Mary D. Leakey, the distinguished archaeologist and matriarch of the famous Leakey clan of scientists, died last night in Nairobi, Kenya. She was 84. Leakey made numerous major discoveries--of both stones and bones--that shaped the study of African prehistory and human evolution.
BOSTON--Trading on the Pacific's high seas may have begun 2500 years earlier than archaeologists have thought, according to an analysis of volcanic glass shards presented here at the annual meeting of the Materials Research Society.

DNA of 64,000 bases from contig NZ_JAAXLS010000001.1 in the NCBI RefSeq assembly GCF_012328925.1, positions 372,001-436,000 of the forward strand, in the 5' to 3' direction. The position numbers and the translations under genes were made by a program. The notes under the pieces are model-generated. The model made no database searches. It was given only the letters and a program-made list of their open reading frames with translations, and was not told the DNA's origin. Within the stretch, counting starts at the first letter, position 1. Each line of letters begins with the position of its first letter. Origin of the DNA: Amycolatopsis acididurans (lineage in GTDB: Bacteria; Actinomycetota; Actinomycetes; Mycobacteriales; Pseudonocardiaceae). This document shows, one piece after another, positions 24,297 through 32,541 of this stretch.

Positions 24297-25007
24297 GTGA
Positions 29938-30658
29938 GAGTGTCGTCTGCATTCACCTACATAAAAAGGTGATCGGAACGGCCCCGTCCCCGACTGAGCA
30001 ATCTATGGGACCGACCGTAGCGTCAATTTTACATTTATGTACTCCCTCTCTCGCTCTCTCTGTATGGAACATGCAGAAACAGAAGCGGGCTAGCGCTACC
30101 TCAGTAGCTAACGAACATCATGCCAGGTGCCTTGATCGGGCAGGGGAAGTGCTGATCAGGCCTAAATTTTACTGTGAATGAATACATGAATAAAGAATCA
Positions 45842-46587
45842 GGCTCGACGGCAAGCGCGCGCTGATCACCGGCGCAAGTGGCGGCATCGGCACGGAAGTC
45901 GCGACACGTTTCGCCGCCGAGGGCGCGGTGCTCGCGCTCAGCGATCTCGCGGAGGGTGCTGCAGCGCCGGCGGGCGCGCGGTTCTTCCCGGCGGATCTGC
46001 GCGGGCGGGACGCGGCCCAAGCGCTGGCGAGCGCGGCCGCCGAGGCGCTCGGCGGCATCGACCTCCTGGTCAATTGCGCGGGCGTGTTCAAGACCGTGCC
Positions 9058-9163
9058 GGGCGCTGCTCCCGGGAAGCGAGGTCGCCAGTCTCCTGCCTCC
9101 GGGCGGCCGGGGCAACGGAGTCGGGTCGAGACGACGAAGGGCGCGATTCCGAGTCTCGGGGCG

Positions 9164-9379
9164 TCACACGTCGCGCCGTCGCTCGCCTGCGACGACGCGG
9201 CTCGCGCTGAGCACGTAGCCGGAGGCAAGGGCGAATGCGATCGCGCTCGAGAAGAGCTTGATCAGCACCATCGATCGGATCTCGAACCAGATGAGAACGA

Archaeologists working in a remote corner of Papua New Guinea have found evidence that the some of the legendary seafarers who first settled Polynesia 3600 years ago were from the archipelago of Melanesia--not directly from Southeast Asia as previously believed.
Chemical signatures in rocks unearthed in Greenland suggest that life began nearly 4 billion years ago--about 400 million years earlier than the oldest known fossils, says a report in the 7 November issue of Nature.
A fossil dinosaur in China appears to have had a mane of feathers running down its neck, back, and tail--making it the first known feathered dinosaur and giving scientists compelling evidence that dinosaurs gave rise to birds.